Toyota will close its Russian plant; may sell it


Toyota will close its plant in St. Petersburg, Russia, and may sell it, amid shortages of key components and materials following Russia’s invasion of Ukraine.

The automaker suspended production at the factory in March following Russia’s invasion of Ukraine. It also stopped vehicle imports into Russia.

Toyota said on Friday that over the last six months it has kept the factory ready to resume production if circumstances allowed but it now sees no indication that it can restart output in the future

The factory has a capacity of 100,000 units a year. It produced the Camry midsize sedans and RAV4 midsize SUVs for the Russian market with exports to Belarus, Kazakhstan and Armenia.

“If sold, the plant will not build rebadged versions of the Camry and RAV4,” a Toyota Europe spokesman told Automotive News Europe.

The automaker said it will keep a restructured organization in Russia to provide service to existing Toyota and Lexus customers.

Employees will be offered assistance for re-employment, re-skilling and well-being in addition to financial support above legal requirements, Toyota said.

Toyota currently employs 2,350 people in Russia. About 1,900 work at the St Petersburg plant and about 450 are employed in Moscow to oversee marketing, sales and finance operations.

“We think about 2,000 people will leave Toyota in Russia,” the Toyota spokesman said. The workforce retained in Moscow will mainly continue to help existing customers in Russia with parts import and distribution.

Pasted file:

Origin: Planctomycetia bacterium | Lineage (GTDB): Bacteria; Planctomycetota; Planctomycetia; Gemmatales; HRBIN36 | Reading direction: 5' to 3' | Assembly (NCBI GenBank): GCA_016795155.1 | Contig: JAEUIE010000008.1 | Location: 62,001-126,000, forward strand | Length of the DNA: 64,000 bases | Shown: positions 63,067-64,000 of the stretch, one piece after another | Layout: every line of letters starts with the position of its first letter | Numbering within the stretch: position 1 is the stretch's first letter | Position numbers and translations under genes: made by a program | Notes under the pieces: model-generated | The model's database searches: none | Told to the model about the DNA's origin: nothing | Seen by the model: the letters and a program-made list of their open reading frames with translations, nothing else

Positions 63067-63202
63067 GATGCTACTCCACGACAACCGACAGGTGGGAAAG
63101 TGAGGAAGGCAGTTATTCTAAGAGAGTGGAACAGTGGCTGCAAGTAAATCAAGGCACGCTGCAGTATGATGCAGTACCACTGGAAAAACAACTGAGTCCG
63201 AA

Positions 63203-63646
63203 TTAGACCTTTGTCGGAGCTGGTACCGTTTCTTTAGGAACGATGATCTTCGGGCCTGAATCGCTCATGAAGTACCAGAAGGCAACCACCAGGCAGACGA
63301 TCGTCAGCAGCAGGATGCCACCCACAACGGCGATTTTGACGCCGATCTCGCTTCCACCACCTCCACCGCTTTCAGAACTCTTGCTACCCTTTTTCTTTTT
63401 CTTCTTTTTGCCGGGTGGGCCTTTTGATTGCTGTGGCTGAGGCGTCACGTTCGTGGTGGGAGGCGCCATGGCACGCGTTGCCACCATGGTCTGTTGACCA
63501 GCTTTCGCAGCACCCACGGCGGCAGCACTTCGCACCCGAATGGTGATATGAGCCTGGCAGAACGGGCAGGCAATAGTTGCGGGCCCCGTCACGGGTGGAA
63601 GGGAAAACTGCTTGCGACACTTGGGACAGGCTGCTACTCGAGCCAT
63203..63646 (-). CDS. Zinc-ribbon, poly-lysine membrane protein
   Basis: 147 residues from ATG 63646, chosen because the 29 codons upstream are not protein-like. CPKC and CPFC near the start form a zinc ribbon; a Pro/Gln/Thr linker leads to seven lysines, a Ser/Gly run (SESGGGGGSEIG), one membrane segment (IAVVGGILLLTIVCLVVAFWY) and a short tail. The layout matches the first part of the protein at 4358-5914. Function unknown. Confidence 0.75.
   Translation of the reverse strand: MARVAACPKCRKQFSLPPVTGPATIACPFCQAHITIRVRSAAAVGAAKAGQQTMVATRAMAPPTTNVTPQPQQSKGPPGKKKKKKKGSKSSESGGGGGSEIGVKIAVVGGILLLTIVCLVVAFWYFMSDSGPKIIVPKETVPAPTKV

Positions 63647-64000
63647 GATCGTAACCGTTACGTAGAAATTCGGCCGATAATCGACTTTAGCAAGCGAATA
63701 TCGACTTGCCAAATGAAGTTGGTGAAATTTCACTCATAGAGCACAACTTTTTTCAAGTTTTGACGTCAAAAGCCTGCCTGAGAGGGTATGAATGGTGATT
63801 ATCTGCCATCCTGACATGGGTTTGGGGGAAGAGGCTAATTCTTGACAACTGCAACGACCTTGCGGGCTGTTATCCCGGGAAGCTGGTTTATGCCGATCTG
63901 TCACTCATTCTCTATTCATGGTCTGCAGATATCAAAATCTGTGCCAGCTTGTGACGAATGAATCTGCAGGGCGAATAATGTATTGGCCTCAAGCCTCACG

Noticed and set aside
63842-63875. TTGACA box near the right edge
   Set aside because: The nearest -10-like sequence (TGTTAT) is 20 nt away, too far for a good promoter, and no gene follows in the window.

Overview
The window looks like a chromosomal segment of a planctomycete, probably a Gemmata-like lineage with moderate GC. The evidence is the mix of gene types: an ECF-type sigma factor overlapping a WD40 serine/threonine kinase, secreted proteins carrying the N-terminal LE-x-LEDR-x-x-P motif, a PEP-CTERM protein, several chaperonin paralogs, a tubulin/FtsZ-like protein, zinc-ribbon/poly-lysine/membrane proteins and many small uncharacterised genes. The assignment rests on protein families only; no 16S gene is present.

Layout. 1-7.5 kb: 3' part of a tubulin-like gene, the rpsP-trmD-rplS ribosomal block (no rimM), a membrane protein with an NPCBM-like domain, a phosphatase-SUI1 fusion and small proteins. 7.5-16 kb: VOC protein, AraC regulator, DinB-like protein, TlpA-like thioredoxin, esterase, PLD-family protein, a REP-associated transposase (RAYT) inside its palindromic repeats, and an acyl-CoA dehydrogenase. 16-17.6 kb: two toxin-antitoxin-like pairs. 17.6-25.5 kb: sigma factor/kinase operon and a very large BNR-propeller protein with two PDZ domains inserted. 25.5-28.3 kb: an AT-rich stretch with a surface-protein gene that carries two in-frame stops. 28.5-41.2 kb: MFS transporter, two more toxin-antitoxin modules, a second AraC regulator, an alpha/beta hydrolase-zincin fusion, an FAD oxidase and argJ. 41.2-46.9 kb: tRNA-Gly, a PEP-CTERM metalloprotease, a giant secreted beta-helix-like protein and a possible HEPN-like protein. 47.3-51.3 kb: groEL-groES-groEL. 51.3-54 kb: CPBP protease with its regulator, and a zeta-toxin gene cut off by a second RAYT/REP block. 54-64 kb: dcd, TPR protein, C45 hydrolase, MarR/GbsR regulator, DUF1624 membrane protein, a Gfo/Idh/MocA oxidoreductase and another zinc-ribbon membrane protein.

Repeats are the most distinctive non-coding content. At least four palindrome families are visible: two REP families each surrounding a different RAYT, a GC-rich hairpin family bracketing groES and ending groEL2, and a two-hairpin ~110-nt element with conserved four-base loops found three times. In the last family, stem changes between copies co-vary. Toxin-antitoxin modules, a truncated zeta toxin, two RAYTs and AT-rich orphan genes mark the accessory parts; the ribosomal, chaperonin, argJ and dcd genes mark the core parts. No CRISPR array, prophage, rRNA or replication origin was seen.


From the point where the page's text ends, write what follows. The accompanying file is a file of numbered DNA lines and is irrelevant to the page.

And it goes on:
Toyota sold just 221 vehicles in Russia in August, down 97 percent on the same month last year, according to the Moscow-based AEB Automobile Manufacturers Committee. The total market fell 62 percent to 41,698 units.

Last year, the Saint Petersburg plant built 42,235 RAV4s and 38,547 Camry sedans, according to Toyota.

With 38,441 units sold, the RAV4 was the 11th best-selling model in Russia last year, ahead of the Camry at 31,983 units, figures from the AEB show.

The factory began production in December 2007 after a 38 billion ruble investment (about 680 million euros at current exchange rates).

Moscow’s invasion of Ukraine on Feb. 24 has prompted a mass corporate exodus from Russia, leaving behind assets worth billions of dollars.

Volkswagen and Nissan are among automakers that have suspended production, furloughed workers and halted imports, leaving a gap in the market for Chinese car companies.

More than 750 companies have announced they are curtailing operations there to some degree, according to the Yale School of Management.

In May, Renault sold its majority stake in AvtoVAZ, Russia’s biggest automaker and owner of the Lada brand, to a Russian science institute, reportedly for just one ruble with a six-year option to buy it back.

Reuters contributed to this report

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